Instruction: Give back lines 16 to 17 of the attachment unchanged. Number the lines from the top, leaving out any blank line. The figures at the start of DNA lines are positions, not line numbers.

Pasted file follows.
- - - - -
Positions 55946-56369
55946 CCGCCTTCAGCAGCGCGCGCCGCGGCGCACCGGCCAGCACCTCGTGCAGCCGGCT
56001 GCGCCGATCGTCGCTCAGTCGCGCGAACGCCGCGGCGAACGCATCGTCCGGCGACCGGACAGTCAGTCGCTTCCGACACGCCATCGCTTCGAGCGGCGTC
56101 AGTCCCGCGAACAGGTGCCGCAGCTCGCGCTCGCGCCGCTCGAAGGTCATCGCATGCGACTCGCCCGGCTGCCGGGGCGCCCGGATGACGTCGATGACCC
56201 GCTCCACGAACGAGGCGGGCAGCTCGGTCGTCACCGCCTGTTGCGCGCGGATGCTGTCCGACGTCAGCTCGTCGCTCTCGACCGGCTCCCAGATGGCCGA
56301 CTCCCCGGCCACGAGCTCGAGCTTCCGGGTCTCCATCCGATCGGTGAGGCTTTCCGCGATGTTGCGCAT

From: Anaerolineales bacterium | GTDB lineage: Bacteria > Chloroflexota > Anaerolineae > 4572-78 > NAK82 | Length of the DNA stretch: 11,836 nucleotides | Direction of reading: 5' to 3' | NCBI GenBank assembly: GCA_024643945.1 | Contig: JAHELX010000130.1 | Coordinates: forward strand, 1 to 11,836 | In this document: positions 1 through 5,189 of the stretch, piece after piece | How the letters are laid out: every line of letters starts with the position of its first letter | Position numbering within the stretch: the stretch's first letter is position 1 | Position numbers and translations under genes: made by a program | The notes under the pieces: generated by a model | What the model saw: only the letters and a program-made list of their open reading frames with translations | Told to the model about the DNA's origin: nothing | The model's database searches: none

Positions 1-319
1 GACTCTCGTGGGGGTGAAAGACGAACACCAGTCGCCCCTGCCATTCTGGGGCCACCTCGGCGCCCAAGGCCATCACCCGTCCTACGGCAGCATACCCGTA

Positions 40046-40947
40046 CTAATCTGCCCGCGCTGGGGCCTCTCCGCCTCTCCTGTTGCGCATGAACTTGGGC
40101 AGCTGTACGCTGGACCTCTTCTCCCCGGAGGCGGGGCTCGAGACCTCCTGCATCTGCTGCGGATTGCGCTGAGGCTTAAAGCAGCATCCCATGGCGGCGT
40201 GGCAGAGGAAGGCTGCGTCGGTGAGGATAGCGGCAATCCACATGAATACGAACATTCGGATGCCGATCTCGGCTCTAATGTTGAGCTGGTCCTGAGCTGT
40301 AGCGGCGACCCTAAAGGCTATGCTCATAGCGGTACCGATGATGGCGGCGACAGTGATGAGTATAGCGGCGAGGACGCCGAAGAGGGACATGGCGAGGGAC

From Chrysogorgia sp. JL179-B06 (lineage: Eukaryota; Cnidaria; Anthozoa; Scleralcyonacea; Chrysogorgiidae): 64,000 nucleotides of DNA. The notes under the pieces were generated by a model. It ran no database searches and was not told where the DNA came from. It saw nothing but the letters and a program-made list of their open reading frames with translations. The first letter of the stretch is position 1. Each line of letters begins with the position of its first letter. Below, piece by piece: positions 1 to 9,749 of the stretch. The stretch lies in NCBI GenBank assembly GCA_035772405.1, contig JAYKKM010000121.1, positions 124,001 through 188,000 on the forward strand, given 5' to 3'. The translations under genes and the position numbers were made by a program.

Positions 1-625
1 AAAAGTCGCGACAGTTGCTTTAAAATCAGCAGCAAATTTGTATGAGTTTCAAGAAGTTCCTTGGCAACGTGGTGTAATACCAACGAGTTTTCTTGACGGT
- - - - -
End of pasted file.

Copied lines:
Positions 1-625
1 AAAAGTCGCGACAGTTGCTTTAAAATCAGCAGCAAATTTGTATGAGTTTCAAGAAGTTCCTTGGCAACGTGGTGTAATACCAACGAGTTTTCTTGACGGT